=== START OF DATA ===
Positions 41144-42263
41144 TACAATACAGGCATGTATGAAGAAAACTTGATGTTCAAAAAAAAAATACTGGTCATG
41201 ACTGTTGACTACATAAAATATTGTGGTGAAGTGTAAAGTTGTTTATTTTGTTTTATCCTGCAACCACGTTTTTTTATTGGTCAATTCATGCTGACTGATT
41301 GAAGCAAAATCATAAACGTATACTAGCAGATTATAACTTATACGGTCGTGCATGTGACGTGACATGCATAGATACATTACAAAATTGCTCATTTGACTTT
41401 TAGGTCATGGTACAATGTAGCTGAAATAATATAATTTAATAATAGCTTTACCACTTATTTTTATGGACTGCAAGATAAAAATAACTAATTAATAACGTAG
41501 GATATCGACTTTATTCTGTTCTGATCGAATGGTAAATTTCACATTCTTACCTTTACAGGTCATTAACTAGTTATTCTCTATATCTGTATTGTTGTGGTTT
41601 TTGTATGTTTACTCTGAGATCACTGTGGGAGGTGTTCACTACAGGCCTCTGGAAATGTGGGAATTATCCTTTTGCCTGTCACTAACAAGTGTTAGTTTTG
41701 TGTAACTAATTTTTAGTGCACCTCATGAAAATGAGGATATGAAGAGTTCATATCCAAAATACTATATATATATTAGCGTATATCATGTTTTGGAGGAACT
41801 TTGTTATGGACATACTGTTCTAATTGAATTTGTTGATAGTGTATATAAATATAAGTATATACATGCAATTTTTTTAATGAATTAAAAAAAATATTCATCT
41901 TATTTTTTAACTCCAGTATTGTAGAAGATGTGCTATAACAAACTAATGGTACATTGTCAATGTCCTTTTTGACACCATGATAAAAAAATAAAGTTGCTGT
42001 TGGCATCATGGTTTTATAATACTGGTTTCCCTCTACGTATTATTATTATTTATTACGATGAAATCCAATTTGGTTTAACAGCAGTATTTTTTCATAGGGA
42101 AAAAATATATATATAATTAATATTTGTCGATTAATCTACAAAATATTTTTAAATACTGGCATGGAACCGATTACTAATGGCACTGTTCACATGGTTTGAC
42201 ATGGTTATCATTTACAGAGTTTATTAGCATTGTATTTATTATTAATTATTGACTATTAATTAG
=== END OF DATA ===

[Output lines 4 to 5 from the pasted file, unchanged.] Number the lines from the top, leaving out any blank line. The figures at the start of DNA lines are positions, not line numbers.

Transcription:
41301 GAAGCAAAATCATAAACGTATACTAGCAGATTATAACTTATACGGTCGTGCATGTGACGTGACATGCATAGATACATTACAAAATTGCTCATTTGACTTT
41401 TAGGTCATGGTACAATGTAGCTGAAATAATATAATTTAATAATAGCTTTACCACTTATTTTTATGGACTGCAAGATAAAAATAACTAATTAATAACGTAG